Acknowledging error is the way to new paths. During this very decisive time the current economy has made us confront how we do things; which reflects how we see the world.
It takes years for a culture to build up a way of thinking, educating, and relating to one another. What we see in the periphery, which nowadays in this troubling economy, is only the outcome of a set of principles established by others and settled down in our conscience, such as “That’s how things are done” ; “ There is a right way to do things, implement and apply procedures to achieve”, etc.
For example, in the past little girls were taught to behave, be nice to everyone and please people around them. It was expected that females were not to compete in many fields but rather be the ‘silent partner’ of a every successful enterprise or family business.
As a way of reinforcing such behavior, girls were geared toward learning supportive roles as nurses, teachers and housekeepers. Even in the field of sports ballet, gymnastics and swimming were encouraged over competitive sports like soccer, biking, or boxing. There was a very definite line between boys’ and girls’ things. Nevertheless, during the war the economy required new labor and women marched into the factories to do their duty as members of society. That change in roles affected how things were done and what was expected from everyone involved. Changing tires, earning money, cooking and caring for children became a new frontier of knowledge and attitudes; which has created a continuous tension between genders.
In a world where everyone is by him/herself, education becomes the powerful wand that gives individuals power. So the most important thing becomes positioning oneself and having the most without any regards for the earth, or the people affected by our comfort.
It is very unsettling when life itself takes a new course and individuals have to rethink ‘who they are, what they are doing and why they do it’.
Is the liberal arts education that you now have going to be enough to secure any job? Do students have a guarantee that after many years of study they will be ahead of those who could not attend college? And when there is not enough money to ‘buy’ childcare, eating out, or cleaning help, who picks up the extra load?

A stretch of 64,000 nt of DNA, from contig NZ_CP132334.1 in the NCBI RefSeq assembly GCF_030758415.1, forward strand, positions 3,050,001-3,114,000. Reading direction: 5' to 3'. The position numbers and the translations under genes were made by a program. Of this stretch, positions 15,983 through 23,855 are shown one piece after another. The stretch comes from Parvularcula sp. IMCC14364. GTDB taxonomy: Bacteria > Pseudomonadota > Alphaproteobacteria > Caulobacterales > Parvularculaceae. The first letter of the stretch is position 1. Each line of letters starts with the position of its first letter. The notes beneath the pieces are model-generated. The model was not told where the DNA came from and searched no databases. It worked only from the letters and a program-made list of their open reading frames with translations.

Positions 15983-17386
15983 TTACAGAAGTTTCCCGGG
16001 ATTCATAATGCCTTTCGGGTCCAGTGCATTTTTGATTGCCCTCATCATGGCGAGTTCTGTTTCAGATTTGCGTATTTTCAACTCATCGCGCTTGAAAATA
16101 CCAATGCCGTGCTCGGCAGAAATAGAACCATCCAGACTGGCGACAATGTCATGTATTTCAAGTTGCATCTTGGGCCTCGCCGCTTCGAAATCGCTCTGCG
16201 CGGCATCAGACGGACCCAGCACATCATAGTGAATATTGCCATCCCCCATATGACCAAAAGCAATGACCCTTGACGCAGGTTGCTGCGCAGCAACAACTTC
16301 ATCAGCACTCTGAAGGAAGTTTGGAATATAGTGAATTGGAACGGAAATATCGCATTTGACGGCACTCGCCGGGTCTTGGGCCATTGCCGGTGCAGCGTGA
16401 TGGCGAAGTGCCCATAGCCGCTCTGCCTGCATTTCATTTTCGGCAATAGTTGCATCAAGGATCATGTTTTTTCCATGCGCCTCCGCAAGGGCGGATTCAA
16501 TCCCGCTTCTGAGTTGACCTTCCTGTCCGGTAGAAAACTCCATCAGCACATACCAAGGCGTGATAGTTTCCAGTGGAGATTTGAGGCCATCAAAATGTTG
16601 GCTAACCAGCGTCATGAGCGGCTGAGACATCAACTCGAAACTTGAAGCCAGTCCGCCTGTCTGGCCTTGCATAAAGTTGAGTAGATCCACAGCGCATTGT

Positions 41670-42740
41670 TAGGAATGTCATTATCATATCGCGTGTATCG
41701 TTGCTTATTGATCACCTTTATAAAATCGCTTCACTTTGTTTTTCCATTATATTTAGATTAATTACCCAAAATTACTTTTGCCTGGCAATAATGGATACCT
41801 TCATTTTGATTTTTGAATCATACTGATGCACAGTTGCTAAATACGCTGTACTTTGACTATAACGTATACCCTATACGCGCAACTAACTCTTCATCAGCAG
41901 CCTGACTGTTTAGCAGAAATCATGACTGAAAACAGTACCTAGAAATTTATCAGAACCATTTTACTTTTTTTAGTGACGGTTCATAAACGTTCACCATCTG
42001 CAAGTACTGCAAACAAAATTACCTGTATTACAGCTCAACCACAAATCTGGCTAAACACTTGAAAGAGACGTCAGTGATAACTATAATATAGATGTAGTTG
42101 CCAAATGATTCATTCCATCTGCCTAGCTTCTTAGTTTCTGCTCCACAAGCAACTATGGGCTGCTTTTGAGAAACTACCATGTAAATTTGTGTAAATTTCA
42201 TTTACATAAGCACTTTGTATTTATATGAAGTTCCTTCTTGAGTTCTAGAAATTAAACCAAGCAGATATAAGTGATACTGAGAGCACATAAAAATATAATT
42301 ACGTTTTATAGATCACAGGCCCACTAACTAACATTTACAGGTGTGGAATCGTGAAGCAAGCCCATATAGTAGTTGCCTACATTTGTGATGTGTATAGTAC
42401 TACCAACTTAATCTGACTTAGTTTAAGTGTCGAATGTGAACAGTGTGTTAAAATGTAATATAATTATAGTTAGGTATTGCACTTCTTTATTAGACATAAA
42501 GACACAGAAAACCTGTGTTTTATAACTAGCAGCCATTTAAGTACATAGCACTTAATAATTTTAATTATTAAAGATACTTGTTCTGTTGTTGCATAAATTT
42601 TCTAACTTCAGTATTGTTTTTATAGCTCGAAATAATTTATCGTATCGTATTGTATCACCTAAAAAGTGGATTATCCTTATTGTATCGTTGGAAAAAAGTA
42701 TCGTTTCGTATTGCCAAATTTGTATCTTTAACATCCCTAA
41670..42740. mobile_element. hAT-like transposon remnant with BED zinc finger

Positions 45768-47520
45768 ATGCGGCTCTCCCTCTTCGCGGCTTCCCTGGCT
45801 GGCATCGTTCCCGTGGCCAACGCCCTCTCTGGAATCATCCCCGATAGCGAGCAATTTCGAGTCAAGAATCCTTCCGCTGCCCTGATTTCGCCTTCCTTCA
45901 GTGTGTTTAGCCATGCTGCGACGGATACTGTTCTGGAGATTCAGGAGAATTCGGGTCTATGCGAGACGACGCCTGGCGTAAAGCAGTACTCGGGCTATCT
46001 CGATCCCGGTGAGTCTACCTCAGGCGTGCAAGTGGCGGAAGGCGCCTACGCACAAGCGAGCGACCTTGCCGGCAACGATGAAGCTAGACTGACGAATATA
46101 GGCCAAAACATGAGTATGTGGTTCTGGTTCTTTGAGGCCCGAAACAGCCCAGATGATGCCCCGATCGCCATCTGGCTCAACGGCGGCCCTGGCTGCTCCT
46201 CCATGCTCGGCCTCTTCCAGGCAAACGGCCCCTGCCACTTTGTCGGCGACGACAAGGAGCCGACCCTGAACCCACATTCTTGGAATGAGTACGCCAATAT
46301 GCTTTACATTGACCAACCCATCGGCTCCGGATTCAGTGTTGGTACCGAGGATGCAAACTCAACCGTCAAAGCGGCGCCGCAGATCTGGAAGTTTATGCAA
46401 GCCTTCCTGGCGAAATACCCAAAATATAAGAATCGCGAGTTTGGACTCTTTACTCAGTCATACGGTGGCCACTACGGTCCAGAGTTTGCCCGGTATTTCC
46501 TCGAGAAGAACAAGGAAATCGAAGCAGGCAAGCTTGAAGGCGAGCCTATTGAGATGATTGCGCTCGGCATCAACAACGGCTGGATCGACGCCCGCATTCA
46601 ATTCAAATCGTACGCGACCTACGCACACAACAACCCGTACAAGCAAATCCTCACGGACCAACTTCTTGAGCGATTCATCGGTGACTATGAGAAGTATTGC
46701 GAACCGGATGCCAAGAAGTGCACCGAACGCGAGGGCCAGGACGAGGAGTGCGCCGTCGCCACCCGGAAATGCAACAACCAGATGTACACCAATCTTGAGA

Is your life defined by how much you earn and therefore where you stand in social circles? Has sharing been related to charity for ‘those who have not’, but in no way it is related just to the fact that we all need each other?
One of the revelations of recent days has been how people are creating all sorts of networks in order to pass around skills and goods. In doing so, a new society is starting to be created. People not only are reaching out beyond their ‘social’ circles but also are joining common causes to: look for jobs, share tools, share babysitting and even homes. What will happen to the earth if the Northern hemisphere decides to eat at home? What will happen if staying at home and enjoying time with the family becomes a priority in many households?
What world are the new graduates coming into? One thing is sure, leaders can only affirm and clarify where people have decided to go. There is a tendency to believe that regulations and plans come from the head down. History proves that people are always ahead of their ‘leaders’ in determining new paths and how to walk them.
Because life itself is the greatest engine, the younger generation will find new ways and reject the old way of thinking. Imagine the possibilities of new, more cooperative skills and their effect throughout society. Congratulations to all new graduates and their families! May God give you the opportunity to do things differently.
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